While various preferred time intervals are specified, in other forms, other time intervals may be used.
4. User Interface Hardware
 In one embodiment a user interface according the present technology, comprises:
 a start/stop button
 a display (preferably a colour display)
 two menu keys (preferably an information key and a setup key); &
 a push-button dial.
 An example of a user interface 300 is shown in FIG. 3, which includes a display 302, such as an LCD window or other suitable display for display of text and/or graphical information to the user, a start/stop (or on/off) button 304 at one side of the display for press control by the user, and a push-button dial 306 which incorporates both rotary dial and push button controls. In addition, there are push button controls 308, 310 at the side edge of the display, for example an information (or "info") key 308 denoted by the standard "i" symbol and a setup key 310 denoted by two tick symbols.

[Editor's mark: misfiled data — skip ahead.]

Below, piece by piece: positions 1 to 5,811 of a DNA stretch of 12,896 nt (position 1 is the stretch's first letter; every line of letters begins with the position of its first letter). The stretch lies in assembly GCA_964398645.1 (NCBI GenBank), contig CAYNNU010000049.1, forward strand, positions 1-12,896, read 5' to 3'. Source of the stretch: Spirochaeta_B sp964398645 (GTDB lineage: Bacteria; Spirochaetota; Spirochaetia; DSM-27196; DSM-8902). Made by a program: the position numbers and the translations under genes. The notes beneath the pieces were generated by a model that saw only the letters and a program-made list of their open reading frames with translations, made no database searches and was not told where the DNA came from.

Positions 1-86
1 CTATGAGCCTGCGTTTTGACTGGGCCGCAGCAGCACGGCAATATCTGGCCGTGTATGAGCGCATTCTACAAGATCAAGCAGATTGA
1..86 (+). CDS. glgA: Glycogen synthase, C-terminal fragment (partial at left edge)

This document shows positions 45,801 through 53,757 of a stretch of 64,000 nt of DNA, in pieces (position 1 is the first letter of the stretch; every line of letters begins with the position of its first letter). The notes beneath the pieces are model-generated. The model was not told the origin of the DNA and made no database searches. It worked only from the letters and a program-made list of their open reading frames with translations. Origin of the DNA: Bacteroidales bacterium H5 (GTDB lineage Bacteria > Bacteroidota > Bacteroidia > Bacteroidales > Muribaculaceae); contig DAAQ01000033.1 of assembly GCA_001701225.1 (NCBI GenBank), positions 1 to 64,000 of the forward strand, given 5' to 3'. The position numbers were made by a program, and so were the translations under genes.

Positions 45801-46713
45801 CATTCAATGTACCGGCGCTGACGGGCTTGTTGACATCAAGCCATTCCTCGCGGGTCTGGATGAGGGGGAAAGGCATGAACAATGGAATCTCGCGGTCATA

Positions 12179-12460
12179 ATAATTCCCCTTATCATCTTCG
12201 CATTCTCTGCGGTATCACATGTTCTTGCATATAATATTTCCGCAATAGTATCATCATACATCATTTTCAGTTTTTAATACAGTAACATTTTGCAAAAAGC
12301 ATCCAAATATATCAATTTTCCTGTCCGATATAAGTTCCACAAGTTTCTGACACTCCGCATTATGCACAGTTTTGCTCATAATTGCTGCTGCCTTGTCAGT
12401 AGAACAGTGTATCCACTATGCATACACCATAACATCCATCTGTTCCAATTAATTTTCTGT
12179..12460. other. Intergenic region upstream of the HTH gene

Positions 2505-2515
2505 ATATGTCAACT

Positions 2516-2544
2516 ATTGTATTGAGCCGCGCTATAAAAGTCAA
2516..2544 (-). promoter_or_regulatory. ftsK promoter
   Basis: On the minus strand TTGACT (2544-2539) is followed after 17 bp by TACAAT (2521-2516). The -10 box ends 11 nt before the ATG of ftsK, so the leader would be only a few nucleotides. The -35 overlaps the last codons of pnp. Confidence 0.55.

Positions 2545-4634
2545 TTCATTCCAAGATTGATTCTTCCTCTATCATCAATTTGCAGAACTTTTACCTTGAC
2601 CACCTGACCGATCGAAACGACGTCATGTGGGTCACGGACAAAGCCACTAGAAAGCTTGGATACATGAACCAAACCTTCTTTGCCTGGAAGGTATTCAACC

The illustrated display includes at its top a menu title 312, below that has a menu page 314 for displaying menu information to the user, and has a series of menu tabs 316 along one side of the menu page for tabbing through different menu pages.
 In one form, the user interface further comprises a humidifier indicator light.
 Schematic diagrams of electrical circuits suitable for implementing embodiments of the present technology are shown in FIG. 4 to FIG. 7:
 FIG. 4 shows a schematic of the components relating to the start/stop buttons.
 FIG. 5 shows a schematic of the components relating to the LCD display.
 FIG. 6 shows a schematic of the components relating to the push-button dial.
 FIG. 7 shows a schematic of the components relating to the menu keys.
 In one embodiment, a control scheme for the present device comprises three main screens:
 A home screen;
 An information screen; &